[Victims of enslavement] are vulnerable because they are poor. That is the reality.
Kay Buck, CEO, Coalition to Abolish Slavery and Trafficking
The U.S. and other major Western countries are not surveyed via personal interviews, which “can be tremendously costly,” Durgana says. Also, in using a typical sample size of 2,000 U.S. residents, for example, the statistical likelihood of picking a sample with enslaved people in it is low, although that does not mean forced labor doesn’t exist from a national perspective. Plus, research in developed countries often relies on telephone surveys, which the GSI team has determined are not as accurate as face-to-face surveys, given the sensitive nature of the questions.
Instead, to arrive at an estimate of the total number of enslaved people in the U.S., the GSI pursues multiple systems estimation — a family of techniques that measures statistical inference using overlaps between incomplete data sets. The technique is common among human rights groups and other organizations working with difficult-to-obtain data. The U.S. figure is extrapolated from a hemisphere-wide sample and tweaked with U.S.-specific risk factors, like poverty rates, employment stats and other government-generated data.
“The survey approach to estimating the incidence of trafficking is a legitimate research method,” says Ron Weitzer, sociology professor at George Washington University in Washington, D.C., although he notes the stigma attached to abuse “may lead to significant under-reporting.” Less likely, Weitzer says, is over-reporting from respondents interpreting the questions too broadly.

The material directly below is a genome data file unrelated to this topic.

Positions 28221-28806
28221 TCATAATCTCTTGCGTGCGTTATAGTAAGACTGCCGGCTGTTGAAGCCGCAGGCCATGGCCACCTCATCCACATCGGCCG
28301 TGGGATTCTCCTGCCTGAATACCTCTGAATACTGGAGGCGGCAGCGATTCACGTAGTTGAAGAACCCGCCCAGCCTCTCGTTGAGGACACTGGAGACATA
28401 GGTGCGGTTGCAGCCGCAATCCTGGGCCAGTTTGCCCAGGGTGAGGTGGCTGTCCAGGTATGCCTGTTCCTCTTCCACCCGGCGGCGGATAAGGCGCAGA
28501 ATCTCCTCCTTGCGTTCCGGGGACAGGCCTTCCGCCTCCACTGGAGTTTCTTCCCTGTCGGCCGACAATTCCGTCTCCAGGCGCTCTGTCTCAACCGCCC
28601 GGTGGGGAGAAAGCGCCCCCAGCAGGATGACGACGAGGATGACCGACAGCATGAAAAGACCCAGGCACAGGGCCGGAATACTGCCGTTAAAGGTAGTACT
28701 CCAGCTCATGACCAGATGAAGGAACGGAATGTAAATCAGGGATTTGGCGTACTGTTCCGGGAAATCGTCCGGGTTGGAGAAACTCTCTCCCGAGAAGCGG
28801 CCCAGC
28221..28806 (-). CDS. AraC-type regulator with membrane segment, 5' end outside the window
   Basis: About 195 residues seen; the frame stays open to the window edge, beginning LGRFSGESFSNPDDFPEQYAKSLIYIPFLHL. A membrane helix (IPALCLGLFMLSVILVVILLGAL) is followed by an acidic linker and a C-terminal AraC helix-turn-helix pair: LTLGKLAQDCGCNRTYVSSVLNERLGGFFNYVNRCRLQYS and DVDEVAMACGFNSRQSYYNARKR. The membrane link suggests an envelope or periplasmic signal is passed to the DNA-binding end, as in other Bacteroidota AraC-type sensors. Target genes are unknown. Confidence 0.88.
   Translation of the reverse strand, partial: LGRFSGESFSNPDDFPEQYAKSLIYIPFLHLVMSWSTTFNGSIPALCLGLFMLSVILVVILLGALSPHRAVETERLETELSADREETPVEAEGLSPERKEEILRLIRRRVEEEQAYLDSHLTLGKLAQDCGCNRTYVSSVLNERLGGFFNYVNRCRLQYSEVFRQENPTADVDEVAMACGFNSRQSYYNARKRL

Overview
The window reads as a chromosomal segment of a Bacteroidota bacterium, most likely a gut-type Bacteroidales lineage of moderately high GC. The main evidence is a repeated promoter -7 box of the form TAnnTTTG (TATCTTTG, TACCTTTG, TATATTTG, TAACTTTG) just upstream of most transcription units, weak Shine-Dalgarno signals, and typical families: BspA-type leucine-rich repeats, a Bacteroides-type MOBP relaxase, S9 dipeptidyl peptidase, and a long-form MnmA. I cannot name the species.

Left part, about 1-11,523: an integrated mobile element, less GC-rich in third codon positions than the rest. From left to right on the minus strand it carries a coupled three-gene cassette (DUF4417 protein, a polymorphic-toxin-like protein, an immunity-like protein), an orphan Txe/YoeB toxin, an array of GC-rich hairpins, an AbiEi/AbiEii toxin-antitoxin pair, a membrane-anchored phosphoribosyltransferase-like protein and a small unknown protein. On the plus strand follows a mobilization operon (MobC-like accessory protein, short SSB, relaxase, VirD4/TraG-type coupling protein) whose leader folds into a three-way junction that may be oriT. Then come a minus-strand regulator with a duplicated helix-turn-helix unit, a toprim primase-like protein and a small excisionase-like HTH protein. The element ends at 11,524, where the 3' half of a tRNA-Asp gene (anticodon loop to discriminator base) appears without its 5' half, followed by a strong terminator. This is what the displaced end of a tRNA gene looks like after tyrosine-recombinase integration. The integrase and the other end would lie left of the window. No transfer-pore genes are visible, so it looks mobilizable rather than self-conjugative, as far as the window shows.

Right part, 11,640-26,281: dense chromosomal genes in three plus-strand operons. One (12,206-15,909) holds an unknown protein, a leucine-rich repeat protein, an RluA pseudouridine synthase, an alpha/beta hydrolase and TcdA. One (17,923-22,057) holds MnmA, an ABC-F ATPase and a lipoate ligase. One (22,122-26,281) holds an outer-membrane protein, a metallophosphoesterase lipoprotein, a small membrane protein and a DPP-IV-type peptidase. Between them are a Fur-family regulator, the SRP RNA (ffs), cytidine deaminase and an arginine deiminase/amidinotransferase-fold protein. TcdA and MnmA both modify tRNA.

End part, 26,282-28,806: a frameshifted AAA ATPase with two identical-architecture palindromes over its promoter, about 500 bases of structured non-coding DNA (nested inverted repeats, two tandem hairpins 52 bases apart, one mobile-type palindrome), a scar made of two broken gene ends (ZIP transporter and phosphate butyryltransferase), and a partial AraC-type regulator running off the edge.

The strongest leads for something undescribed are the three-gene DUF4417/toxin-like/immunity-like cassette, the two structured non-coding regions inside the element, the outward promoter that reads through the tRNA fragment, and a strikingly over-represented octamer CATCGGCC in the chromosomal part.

Like legitimate enterprise, the contemporary version of the slave trade has benefited from globalization, which increases transportation, communication and other connections between at-risk people abroad and individuals and companies in the U.S. looking for free labor. The recent tightening of immigration laws, Durgana says, has bolstered human trafficking. “Now you have people who are incredibly vulnerable that have to undertake riskier and riskier ways of obtaining entry into countries like the United States and Western Europe,” she explains.
CAST has seen this firsthand; in fiscal year 2016, the organization recorded a 16 percent increase in calls to its emergency hotline. In 2017, it saw a 31 percent increase, although part of that could also stem from increased outreach and recognition in at-risk communities. Buck says the organization serves survivors from more than 59 countries, mostly from developing areas. “They are vulnerable because they are poor,” Buck says. “That is the reality.”
An earlier version of this article incorrectly stated that El Cajon was in Orange County. It is in San Diego County.